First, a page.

The NHLPA is up against a bunch of billionaires who seem ready to cancel another season. They will not give in. With a minimum salary of $600,000 and a limited time to earn their money, the players are crazy to miss an extended period of time. They will never get that money back. Can you imagine the employees of any company demanding a certain share of that business’ revenue? If I was a player, I would be telling Fehr to agree to a contract quickly, with maybe a slight increase in the minimum salary. The NHLPA will never win a fight against a bunch of billionaires who didn’t make there money with out a high degree of resolve.

  2. Daniel Murphy says:

    Mike8888, you are spot on. Arrogant billionaires are not going to give into a pile of high school drop outs and their fairly selfish demands. Believe me, you do not become a billionaire by losing business battles. The players are being mis-led and to be quite honest, I don’t think they fully understand the consequences of losing one or possibly two years salary. NHL teams are hobbies for the owners. None of them own a team for the purpose of making big bucks. It is all a game.

    By the way Don, paying fans will flood the arenas when play resumes. Very few will find better things to do unless they enjoy snow shoe trekking in minus 20 degree weather.

    Imagine, not one player in the NHL would be able to find a job that paid over 75,000 dollars per year yet they seem silly enough to literallly throw away 2.4 million because they think they should earn 2.6 million.

    I guess NBA basketball is what I will be watching this year.

  3. Pav says:

    Mike8888 you hit it right on the head. These guys are billionares.

    The players are screwed.

  4. Marcus73 says:

    Don,

    can you ask the frustrated Chris Phillips, how much of his restaurant revenue he will be sharing with his staff? I would imagine that like many NHLers that have businesses, he has figured out the ideal revenue sharing formula with employees?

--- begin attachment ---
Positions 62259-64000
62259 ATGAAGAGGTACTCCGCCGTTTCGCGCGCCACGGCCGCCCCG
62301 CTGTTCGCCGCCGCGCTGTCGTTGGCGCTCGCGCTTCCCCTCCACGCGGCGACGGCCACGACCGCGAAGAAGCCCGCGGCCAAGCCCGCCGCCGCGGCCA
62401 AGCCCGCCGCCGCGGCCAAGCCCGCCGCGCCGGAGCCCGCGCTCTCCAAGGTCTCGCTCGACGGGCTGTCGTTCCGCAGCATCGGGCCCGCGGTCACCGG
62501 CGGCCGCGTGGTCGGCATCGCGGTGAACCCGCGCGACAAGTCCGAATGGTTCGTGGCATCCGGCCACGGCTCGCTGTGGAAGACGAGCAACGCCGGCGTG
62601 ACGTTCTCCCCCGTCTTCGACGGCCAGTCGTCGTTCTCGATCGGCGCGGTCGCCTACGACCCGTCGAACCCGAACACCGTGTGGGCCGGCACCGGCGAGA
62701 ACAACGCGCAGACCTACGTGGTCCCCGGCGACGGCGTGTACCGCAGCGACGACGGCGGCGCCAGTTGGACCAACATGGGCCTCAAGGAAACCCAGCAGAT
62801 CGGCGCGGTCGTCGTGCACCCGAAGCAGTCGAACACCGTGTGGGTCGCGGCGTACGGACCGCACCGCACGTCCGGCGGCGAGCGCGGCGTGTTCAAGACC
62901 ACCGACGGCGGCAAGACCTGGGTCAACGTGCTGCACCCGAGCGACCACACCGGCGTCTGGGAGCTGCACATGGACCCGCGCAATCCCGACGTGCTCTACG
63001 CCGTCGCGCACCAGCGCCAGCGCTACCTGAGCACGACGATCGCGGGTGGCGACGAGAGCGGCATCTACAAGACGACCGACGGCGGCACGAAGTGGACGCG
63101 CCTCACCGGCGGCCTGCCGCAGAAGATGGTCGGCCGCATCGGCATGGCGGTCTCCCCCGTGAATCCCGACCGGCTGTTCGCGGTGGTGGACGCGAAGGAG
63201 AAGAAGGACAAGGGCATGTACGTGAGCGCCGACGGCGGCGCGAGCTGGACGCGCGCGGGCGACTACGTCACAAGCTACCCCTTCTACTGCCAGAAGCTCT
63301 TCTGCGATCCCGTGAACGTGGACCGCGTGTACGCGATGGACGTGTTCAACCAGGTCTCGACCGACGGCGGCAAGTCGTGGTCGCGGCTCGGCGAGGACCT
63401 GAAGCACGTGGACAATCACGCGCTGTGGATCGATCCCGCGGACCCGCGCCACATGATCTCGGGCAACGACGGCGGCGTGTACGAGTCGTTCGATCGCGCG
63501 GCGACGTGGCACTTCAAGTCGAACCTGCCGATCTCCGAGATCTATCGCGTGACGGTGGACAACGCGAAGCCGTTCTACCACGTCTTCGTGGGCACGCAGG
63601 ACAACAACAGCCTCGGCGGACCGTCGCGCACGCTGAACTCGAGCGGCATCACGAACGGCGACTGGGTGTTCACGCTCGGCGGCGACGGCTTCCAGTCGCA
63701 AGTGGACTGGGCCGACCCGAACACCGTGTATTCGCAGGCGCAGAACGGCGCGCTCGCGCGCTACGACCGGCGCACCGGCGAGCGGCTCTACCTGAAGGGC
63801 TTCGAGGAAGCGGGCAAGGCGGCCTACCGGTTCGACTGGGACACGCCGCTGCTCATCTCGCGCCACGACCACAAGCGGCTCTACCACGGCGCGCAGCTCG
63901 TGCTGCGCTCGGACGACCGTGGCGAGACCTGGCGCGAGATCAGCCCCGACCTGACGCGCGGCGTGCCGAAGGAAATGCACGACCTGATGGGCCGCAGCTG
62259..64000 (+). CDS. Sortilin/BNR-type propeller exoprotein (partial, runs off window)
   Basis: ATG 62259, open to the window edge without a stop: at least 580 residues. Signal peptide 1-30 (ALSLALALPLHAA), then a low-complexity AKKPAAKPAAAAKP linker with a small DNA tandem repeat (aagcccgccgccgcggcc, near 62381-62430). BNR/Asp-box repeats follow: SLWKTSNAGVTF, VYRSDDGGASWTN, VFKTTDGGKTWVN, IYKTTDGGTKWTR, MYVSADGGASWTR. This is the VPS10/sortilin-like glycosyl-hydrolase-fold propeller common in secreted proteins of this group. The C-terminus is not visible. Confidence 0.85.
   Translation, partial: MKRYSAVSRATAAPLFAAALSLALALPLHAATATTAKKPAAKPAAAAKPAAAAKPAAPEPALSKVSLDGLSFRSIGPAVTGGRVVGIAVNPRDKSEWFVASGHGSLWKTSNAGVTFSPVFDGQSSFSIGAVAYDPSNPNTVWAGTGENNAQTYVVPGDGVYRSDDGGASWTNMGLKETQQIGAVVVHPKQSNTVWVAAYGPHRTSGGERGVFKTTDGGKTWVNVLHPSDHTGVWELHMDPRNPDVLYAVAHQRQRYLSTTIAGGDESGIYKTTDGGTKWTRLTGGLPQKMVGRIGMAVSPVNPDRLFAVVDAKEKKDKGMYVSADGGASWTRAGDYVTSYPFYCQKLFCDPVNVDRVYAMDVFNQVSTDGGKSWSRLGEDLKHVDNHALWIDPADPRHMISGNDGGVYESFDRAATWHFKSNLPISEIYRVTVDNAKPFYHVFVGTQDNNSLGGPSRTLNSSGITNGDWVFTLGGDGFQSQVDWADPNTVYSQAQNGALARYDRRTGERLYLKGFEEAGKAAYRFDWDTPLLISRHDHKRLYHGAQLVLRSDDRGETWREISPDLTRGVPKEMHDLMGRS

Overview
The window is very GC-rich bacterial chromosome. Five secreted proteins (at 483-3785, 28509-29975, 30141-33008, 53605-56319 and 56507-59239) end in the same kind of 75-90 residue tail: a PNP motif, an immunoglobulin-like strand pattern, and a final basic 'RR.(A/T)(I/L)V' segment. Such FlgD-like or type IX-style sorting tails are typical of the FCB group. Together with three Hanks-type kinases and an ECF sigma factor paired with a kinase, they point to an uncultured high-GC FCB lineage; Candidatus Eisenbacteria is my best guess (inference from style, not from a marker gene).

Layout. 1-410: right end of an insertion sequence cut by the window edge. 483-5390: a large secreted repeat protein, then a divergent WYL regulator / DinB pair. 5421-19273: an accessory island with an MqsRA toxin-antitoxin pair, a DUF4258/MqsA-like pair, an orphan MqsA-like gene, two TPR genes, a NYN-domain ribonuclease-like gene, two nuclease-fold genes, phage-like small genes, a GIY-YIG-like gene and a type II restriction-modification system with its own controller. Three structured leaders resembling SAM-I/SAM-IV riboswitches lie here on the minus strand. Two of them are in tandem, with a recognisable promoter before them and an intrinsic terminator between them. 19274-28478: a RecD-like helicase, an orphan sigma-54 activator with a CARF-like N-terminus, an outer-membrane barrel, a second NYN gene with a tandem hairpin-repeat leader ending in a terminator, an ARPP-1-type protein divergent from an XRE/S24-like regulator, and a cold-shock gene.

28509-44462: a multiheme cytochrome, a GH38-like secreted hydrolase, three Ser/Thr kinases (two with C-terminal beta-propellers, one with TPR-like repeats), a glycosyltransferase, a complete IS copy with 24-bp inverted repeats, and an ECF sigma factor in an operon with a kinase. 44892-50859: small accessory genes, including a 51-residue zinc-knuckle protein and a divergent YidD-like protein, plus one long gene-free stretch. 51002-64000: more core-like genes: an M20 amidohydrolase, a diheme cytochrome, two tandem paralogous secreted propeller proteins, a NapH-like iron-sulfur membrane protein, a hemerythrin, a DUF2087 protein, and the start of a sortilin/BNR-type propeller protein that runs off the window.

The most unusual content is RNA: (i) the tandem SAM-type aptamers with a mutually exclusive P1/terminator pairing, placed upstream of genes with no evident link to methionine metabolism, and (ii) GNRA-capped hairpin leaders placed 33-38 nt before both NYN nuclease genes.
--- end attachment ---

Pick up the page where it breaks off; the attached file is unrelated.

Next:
5. Mike8888 says:

    I agree Daniel. These player get paid very well, travel first class, stay in 5 star hotels, get nice per diems, and yet they are willing to sit out for a long time so as not to take a slight pay cut . The players are living in a dream world. And here I am paying to play.

  6. Mike8888 says:

    Good point Marcus. I’m sure the Big Rig would be happy to share the profits with all of his employees.

  7. ChokerHater says:

    the fact of the matter is, restaurant owners do share revenue with the workers, it may not be a set percentage, but a big part of a restaurants expenses is wages, a big part, and I know this as a fact!
    The difference is, the waiters and waitresses aren’t what bring customers to your location, the good ones do have some clientele but mostly people come to your establishment because of the food, and the atmosphere.
    Tell me this, how full would Scotiabank Place be with good food and atmosphere, the facts are clear, the people pay the big ticket prices to see the players, not the owners, coaches, or stick boy.
    The owners need a new agreement, to protect themselves against themselves. It’s not the players fault that the stupid owners conspire to find ways around the rules, if I decide to pay my waitresses $15.00 an hour and I go bankrupt because of it, is it my fault, or the waitresses fault?

  8. Mike8888 says:

    So are you saying that the cooks and chefs should be the highest paid employees or any restarant? In most cases, the cooks are the lowest paid. I know this for a fact. Atmosphere does draw customer’s but ultimately, it’s all about the food.